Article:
My command (the left wing) crossed the Savannah river at Sister's ferry, and the men, upon entering the State of South Carolina, found their road filled with torpedoes so arranged that it was impossible to avoid them; and men saw their comrades mangled, and in many instances killed, in this barbarous manner, while they were quietly marching in column. Is it surprising that, under such circumstances, officers found it difficult to prevent their men from committing some acts in re aliation? I think not; yet I never found any difficulty in preserving order on entering a city or a large village, where guards could be placed.

On our approach to Winnsboro, South Carolina, we found the place on fire. I was informed by citizens that the fire was the work of a negro woman. The citizens appeared panic-stricken, and were doing little to save the place. My soldiers cheerfully and zealously worked to extinguish the fire, and the most perfect order was preserved while we remained in the town. When we left the leading citizens were very profuse in expressions of gratitude for the kind treatment they had received.

In passing judgment upon the officers and men of Sherman's army on this campaign it should not be forgotten that the events which led to the war were familiar to every soldier of that army. The boast made by some of the leading citizens of South Carolina at the commencement of the war, that they had labored thirty years to destroy the Union, their indignant denials that the people of South Carolina were of the same race as the hated Yankees, and their advocacy of "raising the black flag," were matters as well understood in Sherman's army as they were in the city of Charleston. This knowledge, on the part of the soldiers, together with the violation of the rules of war by the people of the State in planting torpedoes in places remote from any fortification or city rendered the duty devolving upon the officers a very difficult one.

I claim that the conduct of my command was not such as to justify the charges brought against the

army.

H. W. SLOCUM.

Yours truly,

Hon. JOHN SHERMAN,

United States Senate, Washington, D. C.

I have also here a report from General Logan, whose report in almost every particular confirms that of General Howard. I have also the report of General Stone, the gentleman who was met three miles from the city by the mayor and the authorities of the city. It seems that General Stone got into a carriage to ride in with those authorities, and on the way they saw a portion of Wade Hampton's cavalry driving our advanced guards back; and Colonel, now General, Stone, left the carriage and went at the head of a small force of a certain regiment of Iowa troops and drove Wade Hampton's cavalry into the city, and followed them into the city; and he states that while he was on the road to the mayor's office to receive the formal surrender of the city, and there to raise the national flag, whisky and liquors of various kinds were freely distributed to and by the negroes and citizens of Columbia before a single American soldier arrived there, and that then the cotton was scattered all over the city; and I have no doubt that probably these escaped convicts, or the negroes maddened by liquor, rejoicing at their liberation, might by accident, or perhaps for reason, for enmity, have set fire to the city and caused the subsequent destruction; but when Wade Hampton, who had taken care to retreat before this occurred, charges our soldiers with this infamy of burning private houses he makes a charge that cannot be sustained.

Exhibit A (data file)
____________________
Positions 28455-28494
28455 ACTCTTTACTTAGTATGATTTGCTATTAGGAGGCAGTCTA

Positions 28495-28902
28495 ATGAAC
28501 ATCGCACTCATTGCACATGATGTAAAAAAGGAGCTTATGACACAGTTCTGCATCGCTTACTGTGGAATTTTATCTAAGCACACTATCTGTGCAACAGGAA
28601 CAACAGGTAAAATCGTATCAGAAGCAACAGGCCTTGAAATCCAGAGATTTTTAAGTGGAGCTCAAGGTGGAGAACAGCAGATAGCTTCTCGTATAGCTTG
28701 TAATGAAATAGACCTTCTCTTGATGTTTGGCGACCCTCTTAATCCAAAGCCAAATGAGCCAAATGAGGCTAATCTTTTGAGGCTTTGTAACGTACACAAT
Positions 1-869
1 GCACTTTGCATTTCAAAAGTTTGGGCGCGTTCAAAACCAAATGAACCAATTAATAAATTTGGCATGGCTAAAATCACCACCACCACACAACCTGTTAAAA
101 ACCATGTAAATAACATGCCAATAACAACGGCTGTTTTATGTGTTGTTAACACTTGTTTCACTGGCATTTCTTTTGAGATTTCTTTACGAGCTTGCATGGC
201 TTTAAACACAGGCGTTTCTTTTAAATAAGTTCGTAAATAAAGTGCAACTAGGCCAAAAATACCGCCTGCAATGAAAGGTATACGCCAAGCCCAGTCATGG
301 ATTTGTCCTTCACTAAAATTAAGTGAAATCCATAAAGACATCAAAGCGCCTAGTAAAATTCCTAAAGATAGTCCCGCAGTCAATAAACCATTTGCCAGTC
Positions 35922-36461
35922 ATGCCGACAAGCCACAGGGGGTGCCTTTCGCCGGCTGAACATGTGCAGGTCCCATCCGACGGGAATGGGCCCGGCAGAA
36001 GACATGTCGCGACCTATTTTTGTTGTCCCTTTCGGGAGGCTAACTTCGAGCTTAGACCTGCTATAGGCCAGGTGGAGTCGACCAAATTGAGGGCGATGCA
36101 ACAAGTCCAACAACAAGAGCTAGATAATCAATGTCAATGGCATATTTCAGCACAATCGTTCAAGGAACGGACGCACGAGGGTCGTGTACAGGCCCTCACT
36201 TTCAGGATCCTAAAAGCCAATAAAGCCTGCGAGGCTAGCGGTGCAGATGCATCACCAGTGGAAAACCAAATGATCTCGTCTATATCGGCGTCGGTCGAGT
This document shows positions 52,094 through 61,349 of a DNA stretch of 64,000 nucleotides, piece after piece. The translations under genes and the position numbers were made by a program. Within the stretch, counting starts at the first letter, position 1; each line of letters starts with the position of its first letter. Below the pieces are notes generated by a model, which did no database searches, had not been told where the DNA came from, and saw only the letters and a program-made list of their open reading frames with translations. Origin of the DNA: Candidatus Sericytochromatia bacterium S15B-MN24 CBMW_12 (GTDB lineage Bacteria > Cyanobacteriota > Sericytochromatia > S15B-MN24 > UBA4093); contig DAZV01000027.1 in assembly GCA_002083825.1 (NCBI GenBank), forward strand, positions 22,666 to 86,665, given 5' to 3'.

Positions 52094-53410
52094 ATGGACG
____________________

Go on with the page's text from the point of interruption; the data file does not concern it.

He says that

"About eight o'clock the city was fired in a number of places by some of our escaped prisoners and citizens, (I am satisfied I can prove this,) and as some of the fire originated in basements stored full of cotton it was impossible to extinguish it,

"The fire-engines were ordered out, but the flames could not be stopped, the buildings were old, nearly all wooden ones, and the wind blowing almost a gale.

stand me. I did not apply that portion of my remarks to him particularly; but that has been practiced here, and I think the practice is very objectionable. It has grown up recently. I think it is equally objectionable to read a letter not addressed to the Senate, and to call for the Senate's attention, and take up the Senate's time in relation to it. Congress is to be addressed in a certain form; private matters are entirely out of place; and before I sit down I ask the Chair, what question is now before the Senate?

The PRESIDENT pro tempore. The question is on the reference of the letter offered by the Senator from Maryland to the Committee on Military Affairs and the Militia.

Mr. JOHNSON. I thought I had the floor. Mr. FESSENDEN. Undoubtedly; but I had a right to ask that question.

Mr. JOHNSON. The letter which I have presented to the Senate was not presented on my own judgment alone. I showed it to the honorable member from Ohio, and he advised me to present it.